Term Paper: Rye Anthem the Individual vs. Society

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Rye Anthem

The individual vs. society -- the normal, adolescent isolation and angst of Catcher in the Rye's Holden Caufield and the abnormal Anthem of pain of Ayn Rand's Equality 7-2521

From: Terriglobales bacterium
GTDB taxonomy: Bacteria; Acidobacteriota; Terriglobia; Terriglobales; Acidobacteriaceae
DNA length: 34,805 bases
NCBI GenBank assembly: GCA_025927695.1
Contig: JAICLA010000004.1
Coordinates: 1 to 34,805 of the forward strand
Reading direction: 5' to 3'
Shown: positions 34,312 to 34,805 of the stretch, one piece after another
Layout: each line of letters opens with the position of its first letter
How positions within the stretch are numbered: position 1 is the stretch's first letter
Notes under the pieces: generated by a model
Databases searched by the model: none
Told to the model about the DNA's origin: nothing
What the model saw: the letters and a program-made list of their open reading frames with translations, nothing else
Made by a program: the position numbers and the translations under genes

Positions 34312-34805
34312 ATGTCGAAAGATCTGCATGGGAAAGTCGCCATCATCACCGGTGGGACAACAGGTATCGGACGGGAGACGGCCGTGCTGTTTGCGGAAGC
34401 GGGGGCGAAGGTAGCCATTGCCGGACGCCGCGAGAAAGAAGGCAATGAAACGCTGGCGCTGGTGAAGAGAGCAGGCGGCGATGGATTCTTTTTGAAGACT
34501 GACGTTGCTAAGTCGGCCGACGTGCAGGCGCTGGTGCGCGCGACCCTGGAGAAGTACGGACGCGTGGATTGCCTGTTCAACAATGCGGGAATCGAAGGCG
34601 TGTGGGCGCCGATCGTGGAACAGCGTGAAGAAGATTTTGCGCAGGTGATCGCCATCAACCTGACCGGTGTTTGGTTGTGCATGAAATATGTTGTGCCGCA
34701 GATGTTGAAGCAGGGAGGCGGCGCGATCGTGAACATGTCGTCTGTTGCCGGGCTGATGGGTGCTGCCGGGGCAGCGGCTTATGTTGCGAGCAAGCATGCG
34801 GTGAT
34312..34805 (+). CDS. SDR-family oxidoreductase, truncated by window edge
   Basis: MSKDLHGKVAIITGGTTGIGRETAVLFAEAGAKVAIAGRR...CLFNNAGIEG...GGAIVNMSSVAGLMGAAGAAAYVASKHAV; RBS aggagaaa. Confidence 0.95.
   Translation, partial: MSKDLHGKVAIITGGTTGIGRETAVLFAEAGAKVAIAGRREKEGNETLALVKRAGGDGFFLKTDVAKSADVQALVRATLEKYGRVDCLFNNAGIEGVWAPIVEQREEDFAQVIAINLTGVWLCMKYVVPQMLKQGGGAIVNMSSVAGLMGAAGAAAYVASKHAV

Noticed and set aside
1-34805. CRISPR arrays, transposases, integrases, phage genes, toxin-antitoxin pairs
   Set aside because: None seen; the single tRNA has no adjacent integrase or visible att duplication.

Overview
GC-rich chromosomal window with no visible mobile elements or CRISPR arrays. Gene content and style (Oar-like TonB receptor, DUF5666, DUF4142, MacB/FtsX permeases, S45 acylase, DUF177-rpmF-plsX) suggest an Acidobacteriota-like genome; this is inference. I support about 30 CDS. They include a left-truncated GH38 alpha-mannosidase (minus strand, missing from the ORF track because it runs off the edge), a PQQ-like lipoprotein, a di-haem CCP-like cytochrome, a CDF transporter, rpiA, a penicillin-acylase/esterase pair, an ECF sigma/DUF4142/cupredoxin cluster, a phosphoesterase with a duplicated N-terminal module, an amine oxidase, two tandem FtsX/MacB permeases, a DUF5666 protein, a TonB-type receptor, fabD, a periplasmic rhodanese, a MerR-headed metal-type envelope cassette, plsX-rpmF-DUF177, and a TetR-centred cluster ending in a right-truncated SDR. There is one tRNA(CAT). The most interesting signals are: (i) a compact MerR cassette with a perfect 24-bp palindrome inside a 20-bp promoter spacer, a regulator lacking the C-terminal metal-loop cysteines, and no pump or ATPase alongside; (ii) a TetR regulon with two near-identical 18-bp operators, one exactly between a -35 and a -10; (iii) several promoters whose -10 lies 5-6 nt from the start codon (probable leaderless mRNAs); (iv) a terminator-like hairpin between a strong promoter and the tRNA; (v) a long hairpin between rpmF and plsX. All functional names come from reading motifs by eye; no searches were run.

Both J.D. Salinger's The Catcher in the Rye and Ayn Rand's Anthem depict conformist societies hostile to deviations from what is deemed normal. In both books, the protagonist is talented and articulate nonconformist who cannot fit into current societal constructs of identity, and wishes for an alternative venue in which he can express his true self. Holden Caufield and Equality 7-2523 feel oppressed by demands that all persons regulate their behavior according a set of pre-ordained rules. However, Holden Caufield's status as an adolescent suggests that he is experiencing a transitional stage, and he will eventually find a place in adult society after he reconciles himself to his parents, his teachers, and his emerging sexuality. The reason society seems to oppressive, the narrative suggests, is because Holden perceives it to be so, rather than the fact that it really is as awful and as phony as it seems to his young eyes. In contrast, Rand's world differs from Salinger's work for her vision shows a land where societal rules are fundamentally anathema, not simply to a confused adolescent's sense of self, but to fully developed, adult human nature.